SAXTONS RIVER — When her eldest son Austin was about 2 years old, Jennifer McNary noticed something was off. He could not kick a ball like boys his age and had greater difficulty walking.
Today, Austin, who turns 14 on Wednesday, uses a wheelchair because he suffers from Duchenne muscular dystrophy, a degenerative and eventually fatal disease.
His 10-year-old brother, Max, also has Duchenne muscular dystrophy. Unlike his brother, Max has access to the drug eteplirsen as part of a highly successful clinical trial. The drug targets the same gene mutation that is expected to eventually kill both brothers, though their long-term benefit from eteplirsen — if it is approved — is not yet known.
Over the course of the last year, thanks to weekly intravenous infusions of the drug, Max no longer has to use his wheelchair and can walk.
“It has absolutely changed his life,” McNary said during a phone interview last week. “He just learned to dance. He is doing the typical things a 10-year-old would do.”
She said they recently received a report from Max’s physical education teacher saying that Max was on the same level as the boys his age — a first for him.
“It was like a light switch went on and all the teachers are noticing,” said his stepfather, Craig McNary.
The McNarys are also raising four healthy children.
Austin was not allowed to participate in the trial because one of the inclusion criteria was to complete a six-minute walk. In the last year, he has become weaker, losing all upper body strength in the last couple of months.
NcNary recently petitioned the Food and Drug Administration to give the drug accelerated approval so that Austin can benefit from it. She has also launched an online petition which has garnered more than 13,000 signatures on change.org.
“Our hope is that FDA will approve the drug as quickly as possible,” she said. “There are a lot of kids that can benefit from this medicine.”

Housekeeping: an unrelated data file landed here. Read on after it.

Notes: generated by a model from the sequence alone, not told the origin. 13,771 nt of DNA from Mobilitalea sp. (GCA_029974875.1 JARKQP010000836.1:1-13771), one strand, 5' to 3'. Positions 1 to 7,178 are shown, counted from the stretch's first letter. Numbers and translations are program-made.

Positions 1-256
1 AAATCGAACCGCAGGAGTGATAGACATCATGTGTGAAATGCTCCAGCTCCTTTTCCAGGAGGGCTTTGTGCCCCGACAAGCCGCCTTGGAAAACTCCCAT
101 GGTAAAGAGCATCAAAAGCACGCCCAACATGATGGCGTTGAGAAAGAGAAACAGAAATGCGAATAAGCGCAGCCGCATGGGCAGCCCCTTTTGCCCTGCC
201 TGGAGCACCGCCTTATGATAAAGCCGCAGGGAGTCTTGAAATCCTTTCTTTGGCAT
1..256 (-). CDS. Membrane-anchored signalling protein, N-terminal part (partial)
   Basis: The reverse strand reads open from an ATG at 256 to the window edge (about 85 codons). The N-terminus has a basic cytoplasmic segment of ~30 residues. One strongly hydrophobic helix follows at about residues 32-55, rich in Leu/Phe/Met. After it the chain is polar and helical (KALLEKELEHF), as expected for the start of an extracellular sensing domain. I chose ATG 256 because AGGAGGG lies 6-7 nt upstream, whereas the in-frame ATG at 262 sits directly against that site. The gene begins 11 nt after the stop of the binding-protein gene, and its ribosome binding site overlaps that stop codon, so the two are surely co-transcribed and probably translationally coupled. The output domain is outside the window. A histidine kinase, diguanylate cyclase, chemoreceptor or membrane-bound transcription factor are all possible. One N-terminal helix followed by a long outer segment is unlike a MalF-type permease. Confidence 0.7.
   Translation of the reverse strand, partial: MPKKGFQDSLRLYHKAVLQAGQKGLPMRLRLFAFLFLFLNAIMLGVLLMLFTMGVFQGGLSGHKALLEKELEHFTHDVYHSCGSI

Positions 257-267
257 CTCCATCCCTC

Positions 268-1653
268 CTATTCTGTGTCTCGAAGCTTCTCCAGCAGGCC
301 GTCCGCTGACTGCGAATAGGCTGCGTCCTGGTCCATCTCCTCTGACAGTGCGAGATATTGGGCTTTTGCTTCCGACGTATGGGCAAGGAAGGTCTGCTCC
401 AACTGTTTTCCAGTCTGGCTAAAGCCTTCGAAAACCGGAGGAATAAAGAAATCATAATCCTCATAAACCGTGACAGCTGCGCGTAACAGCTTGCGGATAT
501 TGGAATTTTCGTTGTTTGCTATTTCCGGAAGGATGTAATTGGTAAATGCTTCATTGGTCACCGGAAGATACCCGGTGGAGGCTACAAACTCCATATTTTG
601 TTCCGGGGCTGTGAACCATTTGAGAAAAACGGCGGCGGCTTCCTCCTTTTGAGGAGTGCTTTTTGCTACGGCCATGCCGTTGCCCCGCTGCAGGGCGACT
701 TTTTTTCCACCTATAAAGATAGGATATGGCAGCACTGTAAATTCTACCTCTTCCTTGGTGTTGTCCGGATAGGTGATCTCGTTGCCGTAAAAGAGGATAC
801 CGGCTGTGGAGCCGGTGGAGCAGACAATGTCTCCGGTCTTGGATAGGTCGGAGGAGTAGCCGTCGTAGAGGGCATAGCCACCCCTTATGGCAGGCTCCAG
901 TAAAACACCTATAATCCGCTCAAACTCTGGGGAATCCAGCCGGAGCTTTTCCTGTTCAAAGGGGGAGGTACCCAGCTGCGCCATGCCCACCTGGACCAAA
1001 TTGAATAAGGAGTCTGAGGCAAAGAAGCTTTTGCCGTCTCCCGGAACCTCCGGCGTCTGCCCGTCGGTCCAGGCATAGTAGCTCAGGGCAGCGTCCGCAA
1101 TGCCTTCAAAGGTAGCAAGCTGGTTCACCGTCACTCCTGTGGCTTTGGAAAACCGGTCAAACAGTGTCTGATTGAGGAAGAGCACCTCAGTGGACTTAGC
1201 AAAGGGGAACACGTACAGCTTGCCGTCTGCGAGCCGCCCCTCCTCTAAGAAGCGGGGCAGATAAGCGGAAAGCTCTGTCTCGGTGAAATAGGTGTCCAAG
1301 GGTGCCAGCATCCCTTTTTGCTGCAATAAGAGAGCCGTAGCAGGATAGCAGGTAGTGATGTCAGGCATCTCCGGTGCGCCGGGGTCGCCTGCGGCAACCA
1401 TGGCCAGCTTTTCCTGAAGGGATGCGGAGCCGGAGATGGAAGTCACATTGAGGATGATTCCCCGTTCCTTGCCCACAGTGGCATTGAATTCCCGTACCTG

Duchenne muscular dystrophy is a genetic mutation that causes the loss of dystrophin, a large-structure protein which protects muscle fibers. Dystrophin is created by exon 52, which boys with the disease don’t have.
The disease affects one in 3,500 boys, with about 20,000 boys living with the disease in the United States and about 300,000 worldwide. It strikes between the ages of 3 and 5 as boys begin to progressively lose their ability to walk. Historically, by the time they hit their early teenage years they must use a wheelchair and begin to lose upper body strength. Later, breathing becomes more difficult, which will eventually lead to heart and lung failure.
There is no cure for Duchenne muscular dystrophy. Although doctors have used steroids to temporarily delay the inevitable loss of muscle strength, the disease is 100 percent fatal, McNary said.
“You expect that your son is going to die in his early 20s,” she said.
According to McNary, all 12 children who are participating in the clinical trial for eteplirsen at Nationwide Children’s Hospital in Columbus, Ohio, have seen some benefit with no side effects.
Eteplirsen is an exon-skipping drug that allows for the production of dystrophin. McNary said the drug could help up to 85 percent of boys with the disease.
“This is the first drug of its kind,” she said. “It’s important to get it approved. This medicine fits under accelerated approval.”
Sarepta Therapeutics, who manufactures eteplirsen and is pressing the FDA for approval, announced Friday that the drug has “maintained a statistically significant clinical benefit.”
“We are excited to see continued stability on the six-minute walk test with more than a year of follow-up where we would otherwise predict a significant decline,” Chris Garabedian, president and CEO of Sarepta Therapeutics, said in a statement.
McNary said when Austin was diagnosed at 3 years old and Max was diagnosed at three months, the neurologist basically told them to take the boys home and love them. Now, with the success of the drug, they are more hopeful for the future.
She is convinced that if the FDA approves the drug that has helped heal Max, it can also help Austin regain some of his strengths.
“Austin is understanding this. He is hopeful and knows that people are working really hard to get this drug,” McNary said.